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keying by identity in dict and set


Hi Peter,

Yes you are right.  In fact, I shouldn't even have mentioned the
hash() function... it came from a line of reasoning about what an
implementation might do if very large integers were returned by
__hash__(), and some remarks about the value returned by id() applied
to small integers.

The point is, I don't think __eq__() is ever called in a situation as
described in my post, yet the Python documentation states that if
instances are to be used as keys, it must not be used to determine if
non-identical instances are equivalent.  This puts developers like me
in a rather bad position.

The code seems to work as it is --- but we don't want to put out code
that contravenes the documentation.

The options for following the documentation in this situation are:
either subject users to unfamiliar, custom-made container classes, or
give up the semantics of the "==" operator.

It seems so unnecessary, given (my understanding of) how the classes
actually function.

What can be done?  I would be willing to consider a technical solution.

I would like to see the documentation revised to reflect the actual
workings of the existing container classes.  A couple of sentences in
the documentation of __hash__ could fix the problem.

Is that too much to hope for?  How would I proceed to get somebody to
look at this?

Thanks!

On Sun, Oct 20, 2019 at 5:16 PM Peter Otten <__peter__ at web.de> wrote:
>
> Steve White wrote:
>
> > Hi Chris,
> >
> > Yes, I am aware of the hash of small integers.  But I am not keying
> > with small integers here: I am keying with id() values of class
> > instances.
>
> The id() values /are/ smallish integers though.
>
> (I would guess that this is baked into the CPython source, but did not
> actually check.)
>
> > Precisely what my example shows is that the dict/set algorithms in
> > fact *never* call __eq__, when the id() of a class instance is
> > returned by __hash__ (in the implementations of Python I have tested).
> > Please try the code yourself.  Tell me what I am missing.
>
> I'd state that a bit differently:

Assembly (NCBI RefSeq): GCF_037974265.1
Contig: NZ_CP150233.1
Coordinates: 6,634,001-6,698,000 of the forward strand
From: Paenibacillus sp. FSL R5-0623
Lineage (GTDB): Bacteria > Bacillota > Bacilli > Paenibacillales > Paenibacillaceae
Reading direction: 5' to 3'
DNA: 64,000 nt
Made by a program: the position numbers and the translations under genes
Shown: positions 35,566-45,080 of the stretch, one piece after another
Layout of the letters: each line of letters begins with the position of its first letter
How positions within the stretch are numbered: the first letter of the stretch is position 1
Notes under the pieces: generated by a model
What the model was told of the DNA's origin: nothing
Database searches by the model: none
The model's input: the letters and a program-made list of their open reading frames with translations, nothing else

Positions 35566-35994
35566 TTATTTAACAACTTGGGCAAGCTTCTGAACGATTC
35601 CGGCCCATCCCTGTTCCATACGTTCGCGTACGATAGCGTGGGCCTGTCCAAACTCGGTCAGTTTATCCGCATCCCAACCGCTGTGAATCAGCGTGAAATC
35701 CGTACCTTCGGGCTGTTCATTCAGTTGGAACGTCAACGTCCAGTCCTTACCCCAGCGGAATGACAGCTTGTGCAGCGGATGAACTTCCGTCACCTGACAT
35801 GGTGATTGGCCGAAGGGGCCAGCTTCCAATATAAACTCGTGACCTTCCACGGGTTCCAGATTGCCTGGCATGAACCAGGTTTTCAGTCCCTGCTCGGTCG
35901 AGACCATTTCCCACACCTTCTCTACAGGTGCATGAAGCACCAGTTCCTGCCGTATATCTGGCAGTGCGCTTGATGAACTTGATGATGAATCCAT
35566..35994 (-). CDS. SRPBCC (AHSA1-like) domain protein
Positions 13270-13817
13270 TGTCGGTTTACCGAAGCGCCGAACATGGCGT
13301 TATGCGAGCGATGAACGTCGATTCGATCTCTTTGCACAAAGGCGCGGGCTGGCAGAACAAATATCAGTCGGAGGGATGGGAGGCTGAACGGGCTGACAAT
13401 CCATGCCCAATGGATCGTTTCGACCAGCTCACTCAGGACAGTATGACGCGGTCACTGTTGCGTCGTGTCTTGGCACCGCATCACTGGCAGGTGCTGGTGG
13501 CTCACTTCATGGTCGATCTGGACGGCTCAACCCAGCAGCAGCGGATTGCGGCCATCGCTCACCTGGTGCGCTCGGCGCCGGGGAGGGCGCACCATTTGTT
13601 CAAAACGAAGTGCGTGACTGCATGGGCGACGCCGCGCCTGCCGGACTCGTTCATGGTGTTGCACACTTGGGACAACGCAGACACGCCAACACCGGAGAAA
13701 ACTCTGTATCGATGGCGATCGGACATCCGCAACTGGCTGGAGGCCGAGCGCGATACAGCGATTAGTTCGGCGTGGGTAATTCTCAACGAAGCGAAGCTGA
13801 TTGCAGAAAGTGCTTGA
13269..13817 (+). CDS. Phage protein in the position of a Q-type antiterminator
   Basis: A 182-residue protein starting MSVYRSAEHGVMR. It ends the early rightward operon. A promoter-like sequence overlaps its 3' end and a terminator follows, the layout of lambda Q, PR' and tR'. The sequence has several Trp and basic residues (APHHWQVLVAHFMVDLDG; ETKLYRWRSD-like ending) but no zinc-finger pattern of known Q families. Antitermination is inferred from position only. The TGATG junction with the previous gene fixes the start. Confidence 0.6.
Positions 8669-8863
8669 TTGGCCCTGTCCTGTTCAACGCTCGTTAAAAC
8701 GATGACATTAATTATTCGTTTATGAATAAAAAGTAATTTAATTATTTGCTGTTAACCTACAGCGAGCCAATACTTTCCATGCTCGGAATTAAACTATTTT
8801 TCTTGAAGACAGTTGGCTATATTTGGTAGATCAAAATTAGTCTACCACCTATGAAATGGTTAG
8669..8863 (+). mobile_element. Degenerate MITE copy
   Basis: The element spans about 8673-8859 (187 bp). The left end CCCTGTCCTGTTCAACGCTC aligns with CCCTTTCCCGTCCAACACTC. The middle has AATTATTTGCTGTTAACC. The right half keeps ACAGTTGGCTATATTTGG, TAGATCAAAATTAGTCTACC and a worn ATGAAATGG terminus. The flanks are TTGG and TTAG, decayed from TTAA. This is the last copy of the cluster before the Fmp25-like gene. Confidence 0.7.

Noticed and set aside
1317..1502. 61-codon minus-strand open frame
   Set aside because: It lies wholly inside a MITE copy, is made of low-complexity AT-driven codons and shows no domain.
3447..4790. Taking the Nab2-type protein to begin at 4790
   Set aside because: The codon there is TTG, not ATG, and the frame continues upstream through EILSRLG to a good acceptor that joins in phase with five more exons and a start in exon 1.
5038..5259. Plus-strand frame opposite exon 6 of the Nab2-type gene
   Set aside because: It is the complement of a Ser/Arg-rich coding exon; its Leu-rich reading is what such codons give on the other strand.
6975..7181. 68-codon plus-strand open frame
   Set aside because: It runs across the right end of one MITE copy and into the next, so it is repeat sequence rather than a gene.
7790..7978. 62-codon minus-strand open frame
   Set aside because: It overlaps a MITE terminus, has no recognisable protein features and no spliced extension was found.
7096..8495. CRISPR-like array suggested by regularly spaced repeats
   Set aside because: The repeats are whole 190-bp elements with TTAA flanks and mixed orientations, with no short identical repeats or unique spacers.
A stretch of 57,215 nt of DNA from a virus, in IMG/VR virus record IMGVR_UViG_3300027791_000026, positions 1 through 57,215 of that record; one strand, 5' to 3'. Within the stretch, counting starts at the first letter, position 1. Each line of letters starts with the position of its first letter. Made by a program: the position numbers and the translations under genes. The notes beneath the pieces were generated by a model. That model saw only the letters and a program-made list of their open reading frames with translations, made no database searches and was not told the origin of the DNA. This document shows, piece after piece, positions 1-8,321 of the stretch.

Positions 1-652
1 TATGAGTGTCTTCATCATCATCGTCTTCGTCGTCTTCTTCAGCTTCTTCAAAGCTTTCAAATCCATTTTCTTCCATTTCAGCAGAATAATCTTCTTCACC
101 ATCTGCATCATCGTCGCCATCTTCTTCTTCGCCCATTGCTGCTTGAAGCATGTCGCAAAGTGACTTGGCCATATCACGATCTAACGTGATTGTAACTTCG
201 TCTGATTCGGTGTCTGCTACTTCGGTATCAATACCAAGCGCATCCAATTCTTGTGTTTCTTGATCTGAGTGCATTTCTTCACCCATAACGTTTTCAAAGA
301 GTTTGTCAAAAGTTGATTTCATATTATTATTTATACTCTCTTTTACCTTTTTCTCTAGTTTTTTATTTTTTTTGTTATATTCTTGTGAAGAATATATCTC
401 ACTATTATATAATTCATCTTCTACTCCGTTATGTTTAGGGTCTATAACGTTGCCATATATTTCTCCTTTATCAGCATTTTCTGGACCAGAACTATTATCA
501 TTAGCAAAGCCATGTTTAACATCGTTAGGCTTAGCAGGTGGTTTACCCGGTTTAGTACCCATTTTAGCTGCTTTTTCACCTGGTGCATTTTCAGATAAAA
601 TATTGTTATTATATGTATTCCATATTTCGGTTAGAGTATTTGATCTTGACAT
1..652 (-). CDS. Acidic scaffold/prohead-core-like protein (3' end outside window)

>
> (0) Key objects in dicts/sets are only compared if they have the same hash
> value.
>
> The comparison works in two steps:
>
> (1) Are both objects the same (a is b --> True)? Then assume they are equal.
>
> (2) Are they different objects (a is b --> False)? Take the slow path and
> actually invoke __eq__
>
> With a sufficiently weird equality:
>
> >>> class A:
> ...     def __eq__(self, other): return False
> ...
> >>> a = A()
> >>> items = [a]
> >>> a in items
> True
> >>> [v for v in items if v == a]
> []
>
> As you can see the hash is not involved (not even defined).
>
> > What "other problems"?  Please provide an example!
> >
> > Thanks!
> >
> > On Sat, Oct 19, 2019 at 9:02 PM Chris Angelico <rosuav at gmail.com> wrote:
> >>
> >> On Sun, Oct 20, 2019 at 3:08 AM Steve White <stevan.white at gmail.com>
> >> wrote:
> >> > It would appear that if __hash__ returns the id, then that id is used
> >> > internally as the key, and since the id is by definition unique, no
> >> > key collision ever occurs -- at least in every Python implementation
> >> > I've tried. It also seems that, for a class instance obj,
> >> >     hash( hash( obj ) ) == hash( obj )
> >> >     hash( id( obj ) ) == id( obj )
> >> > These are very strong and useful properties.  Where are they
> >> > documented?
> >>
> >> There are two rules that come into play here. One is that smallish
> >> integers use their own value as their hash (so hash(1)==1 etc); the
> >> other is that dictionaries actually look for something that matches on
> >> identity OR equality. That's why using identity instead of equality
> >> will appear to work, even though it can cause other problems when you
> >> mismatch them.
> >>
> >> ChrisA
> >> --
> >> https://mail.python.org/mailman/listinfo/python-list
>
>
> --
> https://mail.python.org/mailman/listinfo/python-list